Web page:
She wound up 27th place overall, which more than surpassed her modest goal of improving the 58th place finish of the erstwhile queen of Philippine archery, Jennifer Chan, in the Sydney Olympics.
It was a performance better than any other archer achieved in the Olympic Games. Francisco Naranjilla, long time men's Philippine champion, was 37th in the 1972 Olympics in Munich.
''Jasmin's performance is an eye opener on the potential of archery as a sport," Dayrit said.
Figueroa said she had learned valuable lessons from her Olympic experience and that she hopes to use them as she looks forward to the next Olympics in Beijing. By that time, she will be the woman to watch.
Shooter Jethro Dionisio had a good start but faded in the end to finish 32nd of 35 entries in trap shooting, an event he picked up only four years ago after making his mark as former world champion with the pistol in practical shooting.
Swimming produced mediocre results, except for the Philippine record performances of Miguel Molina and Jaclyn Pangilinan. However, officials, including former Olympic swimmer and Philippine Sports Commission chairman Eric Buhain see the six-man team as the nucleus of the Philippine team that will campaign in next year's Southeast Asian Games.
Buhain said the Olympic exposure was a "coming out party" for the youthful and ''blooming" Philippine team to the SEA Games next year.
The six Filipino swimmers entered have an average age of 19 and a half years.
''It's going to be a powerhouse team," said Buhain as swimming competitions ended.
Harvard-bound Fil-Am swimmer Jaclyn Pangilinan accounted for two national records, clocking 1:12:47 in the women's 100 -meter breaststroke and 2:33.38 in the 200m breaststroke. The 19-year old New Jersey-based daughter of a Filipino father and a Syrian mother owned the two old records, which were slower than her personal bests.
The 20-year old Molina timed 2:19.19 in the men's 200 breaststroke to sink the 12-year old record of Lee Concepcion of 2:20.37.
Raphael "Timmy" Chua and another Fil-Am, James Bernard Walsh, fared badly in their only events, the 100m breaststroke and the 200m butterfly, respectively.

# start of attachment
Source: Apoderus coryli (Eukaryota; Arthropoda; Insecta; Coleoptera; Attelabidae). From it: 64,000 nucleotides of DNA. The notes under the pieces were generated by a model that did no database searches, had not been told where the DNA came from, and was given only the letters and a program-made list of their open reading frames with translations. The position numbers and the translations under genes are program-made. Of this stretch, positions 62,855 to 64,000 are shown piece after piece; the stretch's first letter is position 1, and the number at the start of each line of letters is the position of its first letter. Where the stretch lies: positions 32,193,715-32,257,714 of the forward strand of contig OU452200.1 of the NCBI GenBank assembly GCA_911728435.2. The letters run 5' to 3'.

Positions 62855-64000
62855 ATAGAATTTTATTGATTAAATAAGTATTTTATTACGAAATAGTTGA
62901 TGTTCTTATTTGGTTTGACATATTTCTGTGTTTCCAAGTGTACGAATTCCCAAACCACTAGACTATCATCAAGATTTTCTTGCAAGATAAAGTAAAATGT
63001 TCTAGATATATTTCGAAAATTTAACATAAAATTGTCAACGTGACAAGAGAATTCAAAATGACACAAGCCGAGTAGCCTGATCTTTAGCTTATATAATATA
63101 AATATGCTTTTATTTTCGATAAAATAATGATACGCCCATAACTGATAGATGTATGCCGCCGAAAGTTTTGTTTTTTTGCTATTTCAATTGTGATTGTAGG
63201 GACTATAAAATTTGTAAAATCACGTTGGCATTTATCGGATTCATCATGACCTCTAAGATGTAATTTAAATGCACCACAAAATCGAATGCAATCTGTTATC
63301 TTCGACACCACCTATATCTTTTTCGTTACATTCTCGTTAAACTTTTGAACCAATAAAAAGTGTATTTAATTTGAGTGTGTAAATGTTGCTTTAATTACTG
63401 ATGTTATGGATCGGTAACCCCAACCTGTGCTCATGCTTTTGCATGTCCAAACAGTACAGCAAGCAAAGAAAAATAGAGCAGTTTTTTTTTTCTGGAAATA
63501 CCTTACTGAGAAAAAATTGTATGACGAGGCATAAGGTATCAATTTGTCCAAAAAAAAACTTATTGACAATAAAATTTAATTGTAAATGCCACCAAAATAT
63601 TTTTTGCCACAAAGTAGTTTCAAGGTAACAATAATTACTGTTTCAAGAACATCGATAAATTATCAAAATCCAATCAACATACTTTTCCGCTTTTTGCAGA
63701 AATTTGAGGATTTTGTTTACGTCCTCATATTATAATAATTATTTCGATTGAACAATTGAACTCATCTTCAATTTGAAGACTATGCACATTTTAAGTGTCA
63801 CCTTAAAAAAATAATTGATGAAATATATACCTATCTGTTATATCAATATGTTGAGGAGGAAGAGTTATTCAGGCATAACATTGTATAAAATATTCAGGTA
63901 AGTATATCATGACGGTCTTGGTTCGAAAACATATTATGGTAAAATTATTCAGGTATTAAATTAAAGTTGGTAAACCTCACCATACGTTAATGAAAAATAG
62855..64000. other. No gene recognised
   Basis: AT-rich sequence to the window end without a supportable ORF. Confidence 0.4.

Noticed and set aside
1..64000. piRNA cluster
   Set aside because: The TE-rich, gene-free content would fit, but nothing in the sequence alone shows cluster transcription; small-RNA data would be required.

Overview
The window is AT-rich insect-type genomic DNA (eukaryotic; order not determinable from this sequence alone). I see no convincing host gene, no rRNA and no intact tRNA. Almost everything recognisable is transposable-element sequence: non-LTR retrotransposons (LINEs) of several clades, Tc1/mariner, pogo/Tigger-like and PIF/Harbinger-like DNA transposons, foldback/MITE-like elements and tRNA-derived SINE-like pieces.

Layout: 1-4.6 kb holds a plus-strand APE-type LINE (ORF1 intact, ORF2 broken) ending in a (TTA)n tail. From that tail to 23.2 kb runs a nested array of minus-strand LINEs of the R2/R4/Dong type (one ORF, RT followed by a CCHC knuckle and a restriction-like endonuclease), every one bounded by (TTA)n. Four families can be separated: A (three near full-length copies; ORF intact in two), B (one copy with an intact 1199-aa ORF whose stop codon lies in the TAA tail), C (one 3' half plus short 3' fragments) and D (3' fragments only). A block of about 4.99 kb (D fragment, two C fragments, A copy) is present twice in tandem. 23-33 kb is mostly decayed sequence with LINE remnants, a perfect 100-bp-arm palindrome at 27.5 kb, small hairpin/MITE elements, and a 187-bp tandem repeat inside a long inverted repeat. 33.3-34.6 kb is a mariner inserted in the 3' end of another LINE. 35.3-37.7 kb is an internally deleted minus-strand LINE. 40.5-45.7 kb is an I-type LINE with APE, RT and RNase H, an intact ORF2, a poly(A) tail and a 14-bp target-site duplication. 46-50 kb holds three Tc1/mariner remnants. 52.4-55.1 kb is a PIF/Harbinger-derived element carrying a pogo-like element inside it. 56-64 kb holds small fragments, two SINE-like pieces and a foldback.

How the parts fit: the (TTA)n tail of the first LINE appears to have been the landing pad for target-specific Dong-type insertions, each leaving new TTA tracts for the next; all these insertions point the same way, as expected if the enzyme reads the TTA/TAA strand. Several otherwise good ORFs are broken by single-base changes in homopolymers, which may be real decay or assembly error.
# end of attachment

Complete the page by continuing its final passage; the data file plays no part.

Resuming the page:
Most disappointed was Miguel Menodza, who closed out the Philippine participation in Olympic swimming Friday with a poor swim in the 1500 meters, where he finished dead last in his heat and dead last overall among 34 entries.
He clocked 16 minutes and 26.52 seconds - way off his personal best of 15:49.55 and the Southeast Asian Games record of 15:43.27.
"No excuses," said the 22-year old Mendoza, the only swimmer in the team with Olympic experience. ''I was feeling good until I hit the water. And then everything went wrong."
Aside from Tanamor, light welterweight Romeo Brin was the only Filipino boxer to get past the first round.
Middleweight Christopher Camat was the first to go, losing on points in his first round assignment against Russia's Gaybek Gaydarbekov on Saturday. Flyweight Violito Payla went out next, losing to Uzbekistan's Tulashboy Doniyorov on Tuesday.
Light welterweight Romeo Brin, the Philippine flag bearer during the opening ceremonies on Aug. 13, won his first fight over Patrick Bogere of Sweden on Sunday. But he crashed out Thursday night when he lost to Thailand's Manus Boonjomnong in the second round.
Left to carry the Philippine banner is the lightest of the Filipino boxers, Taņamor, who was to fight the dangerous Korean Saturday night.
''We will fight to the last man," Dayrit said.